Tag Archives: Garry Winogrand

You know, you’ve heard photographers talk about how they want to know the place better and so on—they’re really talking about their own comfort. Let me put it this way—I have never seen a photograph from which I could tell how long the photographer was there, how well he knew it.

Garry Winogrand

“Photography is not about the thing photographed. It is about how that thing looks photographed.”

When asked how he felt about missing photographs while he reloaded his camera with film, he replied “There are no photographs while I’m reloading.”

When asked if he ever ever had any particular difficult assgignments or photographic moments, he said “No, the only thing that’s difficult is reloading when things are happening. Can you get it done fast enough?”

“I don’t have messages in my pictures… For me the true business of photography is to capture a bit of reality (whatever that is) on film…if, later, the reality means something to someone else, so much the better.”

“I photograph to find out what something will look like photographed.”

“[If I saw something in my viewfinder that looked familiar to me, I would] do something to shake it up.”

“I am a tourist.”

“No one moment is most important. Any moment can be something.”

“The photo is a thing in itself. And that’s what still photography is all about.”

“There is no special way a photograph should look.”

“You see something happening and you bang away at it. Either you get what you saw or you get something else–and whichever is better you print.”

When asked why he photographs, he replied “I have a burning desire to see what things look like photographed by me.” Other time, he said: “How do I say it? The way I would put it is that I get totally out of myself. It’s the closest I come to not existing, I think, which is the best–which is to me attractive.”

“What I write here is a description of what I have come to understand about photography, from photographing and from looking at photographs. A work of art is that thing whose form and content are organic to the tools and materials that made it. Still photography is a chemical, mechanical process. Literal description or the illusion of literal description, is what the tools and materials of still photography do better than any other graphic medium. A still photograph is the illusion of a literal description of how a camera saw a piece of time and space. Understanding this, one can postulate the following theorem: Anything and all things are photographable. A photograph can only look like how the camera saw what was photographed. Or, how the camera saw the piece of time and space is responsible for how the photograph looks. Therefore, a photograph can look any way. Or, there’s no way a photograph has to look (beyond being an illusion of a literal description). Or, there are no external or abstract or preconceived rules of design that can apply to still photographs. I like to think of photographing as a two-way act of respect. Respect for the medium, by letting it do what it does best, describe. And respect for the subject, by describing as it is. A photograph must be responsible to both.”

“I photograph what intrests me all the time. I live with the pictures to see what that thing looks like photographed.”

“I really try to divorce myself from any thought of possible use of this stuff. That’s part of the discipline. My only purpose while I’m working is to try to make interesting photographs, and what to do with them is another act – a alter consideration. Certainly while I’m working, I want them to be as useless as possible.”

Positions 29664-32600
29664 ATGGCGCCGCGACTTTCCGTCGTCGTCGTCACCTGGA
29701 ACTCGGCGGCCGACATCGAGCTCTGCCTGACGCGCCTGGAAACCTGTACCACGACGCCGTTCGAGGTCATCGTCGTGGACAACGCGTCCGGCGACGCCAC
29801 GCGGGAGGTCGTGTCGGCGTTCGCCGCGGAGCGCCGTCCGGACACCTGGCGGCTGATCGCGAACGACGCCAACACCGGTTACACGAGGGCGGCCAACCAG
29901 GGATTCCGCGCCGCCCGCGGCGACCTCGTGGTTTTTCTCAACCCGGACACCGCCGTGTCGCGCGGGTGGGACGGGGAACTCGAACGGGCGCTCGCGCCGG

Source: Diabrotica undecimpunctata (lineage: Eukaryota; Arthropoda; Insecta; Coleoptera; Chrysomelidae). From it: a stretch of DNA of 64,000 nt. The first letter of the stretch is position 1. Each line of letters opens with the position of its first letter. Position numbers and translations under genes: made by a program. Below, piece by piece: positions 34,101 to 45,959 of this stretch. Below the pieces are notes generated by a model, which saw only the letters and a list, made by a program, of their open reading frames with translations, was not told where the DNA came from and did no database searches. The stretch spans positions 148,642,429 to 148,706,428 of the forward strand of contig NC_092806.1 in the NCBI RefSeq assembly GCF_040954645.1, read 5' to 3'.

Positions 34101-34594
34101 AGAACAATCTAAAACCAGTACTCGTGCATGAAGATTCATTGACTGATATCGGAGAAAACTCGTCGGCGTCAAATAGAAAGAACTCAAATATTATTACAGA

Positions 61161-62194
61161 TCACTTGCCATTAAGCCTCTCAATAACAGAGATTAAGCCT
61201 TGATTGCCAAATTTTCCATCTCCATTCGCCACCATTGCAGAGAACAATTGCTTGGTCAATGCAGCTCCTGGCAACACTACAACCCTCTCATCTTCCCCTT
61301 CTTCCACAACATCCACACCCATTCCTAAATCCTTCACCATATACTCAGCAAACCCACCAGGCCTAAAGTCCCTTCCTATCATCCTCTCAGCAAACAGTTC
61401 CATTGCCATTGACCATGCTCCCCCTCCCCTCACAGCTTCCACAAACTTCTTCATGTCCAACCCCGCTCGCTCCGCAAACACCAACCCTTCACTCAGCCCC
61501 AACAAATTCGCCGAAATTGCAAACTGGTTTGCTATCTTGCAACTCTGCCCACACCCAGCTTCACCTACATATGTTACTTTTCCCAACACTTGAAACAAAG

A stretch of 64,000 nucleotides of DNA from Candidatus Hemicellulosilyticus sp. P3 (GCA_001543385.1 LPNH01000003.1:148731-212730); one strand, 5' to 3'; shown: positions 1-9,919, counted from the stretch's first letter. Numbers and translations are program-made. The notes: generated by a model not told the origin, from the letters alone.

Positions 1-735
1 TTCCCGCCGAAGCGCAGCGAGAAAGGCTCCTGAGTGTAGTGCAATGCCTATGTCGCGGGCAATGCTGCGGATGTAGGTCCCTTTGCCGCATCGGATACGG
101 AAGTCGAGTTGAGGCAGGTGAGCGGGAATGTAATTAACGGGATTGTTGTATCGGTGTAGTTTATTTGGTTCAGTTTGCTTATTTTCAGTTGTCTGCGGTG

When asked what general advice he would give to young photographers, he replied “The primary problem is to learn to be your own toughest critic. You have to pay attention to intelligent work, and to work at the same time. You see. I mean, you’ve got to bounce off better work. It’s matter of working.”

“Photography is about finding out what can happen in the frame. When you put four edges around some facts, you change those facts.”

“You’ve got to deal with how photographs look, what’s there, not how they’re made.”

“…In the end, maybe the correct language would be how the fact of putting four edges around a collection of information or facts transforms it. A photograph is not what was photographed, it’s something else.”

“…The photograph should be more interesting or more beautiful than what was photographed.”

“A photograph can look any way.”

“For me the true business of photography is to capture a bit of reality (whatever that is) on film… if, later, the reality means something to someone else, so much the better.”

“Photographers mistake the emotion they feel while taking the picture as judgment that the photograph is good.”

“Great photography is always on the edge of failure.”

“Every photograph is a battle of form versus content.”

“You have a lifetime to learn technique. But I can teach you what is more important than technique, how to see; learn that and all you have to do afterwards is press the shutter.”

“I don’t have anything to say in any picture. My only interest in photography is to see what something looks like as a photograph. I have no preconceptions.”

“There are things I back off from trying to talk about, you know. Particularly my own work. Also, there may be things better left unsaid. At times I’d much rather talk about other (people’s) work.”

“Well, I’m not going to get into that. I think that those kind of distinctions and lists of titles like “street photographer” are so stupid. I’m a photographer, a still photographer. That’s it.”

“And a friend of mine at that time, I was talking to him about it—a guy named Dan Weiner. I don’t know if you know his name. He’s dead now. [He] asked me if I had ever seen …Walker Evans’ book and I said, no. I had never heard of Walker Evans. He said, if you’re going around the country, take a look at the book. And he did me a big fat favor.”

Garry Winogrand